To operate, users focus on the digital dashboard lights, and the car’s artificial intelligence recognizes their choice and launches a preset function. This can include changing the radio station, opening a window, answering a phone call, or perhaps sending the car on a predetermined route.
The Vision AVTR, Mercedes-Benz’s latest self-driving car concept, features a brain-computer interface that allows passengers to control various functions with their thoughts.
The BCI device measures the activity of neurons in the cortex in real time. It analyzes the measured brain waves and recognizes the points of light directed by the user “Focus and full attention,” Mercedes said. in a report.
The higher the concentration, the higher the neuron activity. Then the device activates the aiming function in the vehicle.
The Vision AVTR was first shown at the 2020 Consumer Electronics Show in Las Vegas, but visitors to the IAA Mobility Auto Show in Munich this week can test the brain-computer interface for the first time.
Inspired by the sci-fi avatar of James Cameron, the Mercedes-Benz Vision AVTR Concept features “electronic” panels, side wheels and a brain-computer interface that allows drivers to control functions while focusing their attention. on specific sections of the dashboard.
After a one-minute calibration process, a device attached to the user’s head analyzes their brain waves and triggers a specific function – in a trade show, users focus their mind – or more accurately their eyes – on a point in order to ‘virtually’ ‘create’ wind, grow plants, and choose Parking spaces for recharging or turning day into night.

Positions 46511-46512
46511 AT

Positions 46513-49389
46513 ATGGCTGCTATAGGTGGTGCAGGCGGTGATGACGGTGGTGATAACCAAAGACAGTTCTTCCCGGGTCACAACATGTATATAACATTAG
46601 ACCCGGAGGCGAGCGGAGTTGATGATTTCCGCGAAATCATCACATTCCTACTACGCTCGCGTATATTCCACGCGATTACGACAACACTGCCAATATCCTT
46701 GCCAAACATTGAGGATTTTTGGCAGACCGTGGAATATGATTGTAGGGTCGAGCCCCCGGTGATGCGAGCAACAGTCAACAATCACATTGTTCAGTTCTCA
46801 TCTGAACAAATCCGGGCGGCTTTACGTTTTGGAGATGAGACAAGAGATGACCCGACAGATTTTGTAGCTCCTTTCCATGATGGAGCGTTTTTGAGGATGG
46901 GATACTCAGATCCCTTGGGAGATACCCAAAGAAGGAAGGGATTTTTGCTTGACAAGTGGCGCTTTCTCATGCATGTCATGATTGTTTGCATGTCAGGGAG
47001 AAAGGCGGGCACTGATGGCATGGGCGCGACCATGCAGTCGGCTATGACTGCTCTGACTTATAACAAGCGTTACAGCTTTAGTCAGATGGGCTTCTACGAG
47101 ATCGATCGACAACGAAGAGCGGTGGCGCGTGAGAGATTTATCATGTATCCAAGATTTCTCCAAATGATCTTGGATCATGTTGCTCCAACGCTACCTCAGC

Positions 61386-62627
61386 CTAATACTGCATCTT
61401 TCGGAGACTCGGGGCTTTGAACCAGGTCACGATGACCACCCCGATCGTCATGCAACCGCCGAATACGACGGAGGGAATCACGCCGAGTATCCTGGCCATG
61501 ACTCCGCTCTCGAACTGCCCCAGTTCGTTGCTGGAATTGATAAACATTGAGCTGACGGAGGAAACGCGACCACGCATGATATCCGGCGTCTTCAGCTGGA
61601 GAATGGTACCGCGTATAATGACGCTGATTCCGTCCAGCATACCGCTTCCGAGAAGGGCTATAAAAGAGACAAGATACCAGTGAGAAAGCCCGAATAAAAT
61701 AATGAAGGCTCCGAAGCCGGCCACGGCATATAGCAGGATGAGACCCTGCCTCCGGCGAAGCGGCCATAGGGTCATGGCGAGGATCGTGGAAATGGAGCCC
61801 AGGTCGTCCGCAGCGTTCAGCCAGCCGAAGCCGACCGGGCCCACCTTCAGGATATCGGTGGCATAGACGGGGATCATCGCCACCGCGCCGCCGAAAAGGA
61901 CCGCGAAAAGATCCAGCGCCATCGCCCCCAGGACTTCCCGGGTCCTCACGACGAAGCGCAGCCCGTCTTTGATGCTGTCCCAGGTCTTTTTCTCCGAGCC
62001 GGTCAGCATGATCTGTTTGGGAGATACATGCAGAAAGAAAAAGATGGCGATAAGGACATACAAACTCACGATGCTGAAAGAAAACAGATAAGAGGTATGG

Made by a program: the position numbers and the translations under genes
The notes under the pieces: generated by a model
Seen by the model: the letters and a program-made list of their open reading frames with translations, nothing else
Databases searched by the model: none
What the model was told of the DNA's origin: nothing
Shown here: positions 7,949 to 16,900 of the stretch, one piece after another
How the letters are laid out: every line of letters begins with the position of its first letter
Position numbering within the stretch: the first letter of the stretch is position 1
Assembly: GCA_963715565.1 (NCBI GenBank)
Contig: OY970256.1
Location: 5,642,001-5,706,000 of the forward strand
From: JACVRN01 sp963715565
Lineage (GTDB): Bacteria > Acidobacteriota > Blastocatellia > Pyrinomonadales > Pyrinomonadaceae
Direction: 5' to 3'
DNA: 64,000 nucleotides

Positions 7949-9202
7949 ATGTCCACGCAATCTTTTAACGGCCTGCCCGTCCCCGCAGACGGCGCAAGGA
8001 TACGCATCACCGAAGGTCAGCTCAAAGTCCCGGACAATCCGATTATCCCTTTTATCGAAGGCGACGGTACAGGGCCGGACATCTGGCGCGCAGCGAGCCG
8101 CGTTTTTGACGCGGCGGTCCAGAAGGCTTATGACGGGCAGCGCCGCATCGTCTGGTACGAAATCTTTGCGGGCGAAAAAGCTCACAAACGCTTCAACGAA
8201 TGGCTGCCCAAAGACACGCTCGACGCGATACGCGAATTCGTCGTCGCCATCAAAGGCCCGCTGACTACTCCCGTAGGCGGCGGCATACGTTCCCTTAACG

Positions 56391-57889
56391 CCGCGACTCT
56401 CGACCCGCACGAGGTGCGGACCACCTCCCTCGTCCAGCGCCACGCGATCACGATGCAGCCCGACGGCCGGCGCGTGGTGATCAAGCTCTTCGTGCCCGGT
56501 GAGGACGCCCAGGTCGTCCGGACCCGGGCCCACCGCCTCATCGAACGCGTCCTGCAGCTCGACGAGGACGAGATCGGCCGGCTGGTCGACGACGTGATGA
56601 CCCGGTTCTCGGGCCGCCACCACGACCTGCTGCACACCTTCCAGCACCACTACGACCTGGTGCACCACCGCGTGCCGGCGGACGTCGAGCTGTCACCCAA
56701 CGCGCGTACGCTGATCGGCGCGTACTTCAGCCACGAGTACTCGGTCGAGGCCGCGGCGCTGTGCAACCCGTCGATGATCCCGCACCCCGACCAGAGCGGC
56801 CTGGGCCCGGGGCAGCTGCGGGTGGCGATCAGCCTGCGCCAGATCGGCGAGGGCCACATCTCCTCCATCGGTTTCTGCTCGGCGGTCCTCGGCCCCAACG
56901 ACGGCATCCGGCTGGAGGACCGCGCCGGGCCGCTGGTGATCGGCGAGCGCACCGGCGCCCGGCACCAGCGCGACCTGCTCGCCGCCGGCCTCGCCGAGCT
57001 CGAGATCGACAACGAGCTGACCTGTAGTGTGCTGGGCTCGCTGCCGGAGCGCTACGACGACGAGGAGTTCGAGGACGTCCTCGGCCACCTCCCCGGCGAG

“BCI technology operates completely independent of speech and touch,” Britta Seeger, Director of Sales at Mercedes-Benz AG, said in the statement.
“This opens up revolutionary possibilities for intuitive interaction with the vehicle.” The German automaker isn’t giving up on audio and touch controls – they debuted in 2018 Assistant voice “Hey Mercedes” Recently viewed a file Super MBUX screenThe 53-inch layered dashboard and infotainment system will debut on the EQS electric sedan.
It’s all about trying to “radically simplify the way the car works,” said Markus Schaefer, Mercedes-Benz COO. During a demonstration of the brain-computer interface of the Mercedes-Benz Vision AVTR concept, users wear a helmet that records brain waves and triggers specific functions.
The brain-computer interface “can make the user more comfortable, so that they can focus on the driving experience,” he said in the statement. If the car’s name reminds you of a 2009 sci-fi movie, it’s intentional: Although the AVTR is meant to represent “Advanced Vehicle TRansformation,” Mercedes claims that its BCI technology is inspired by intuitive connectivity. Between Na’vi and Nature on Pandora in James Cameron’s Avatar.
Cameron was in Vegas to launch the future flight in 2020. “I sat in this car, in front of the controllers, and I felt alive, it’s breathing, it’s just organic,” the director said at the time.
Diagram showing how the Vision AVTR brain-computer interface (BCI) works You will not be able to load Vision with your ideas. According to Mercedes, the car has a range of about 435 miles before it needs to be plugged in, with a 110 kWh electric motor producing 469 horsepower.
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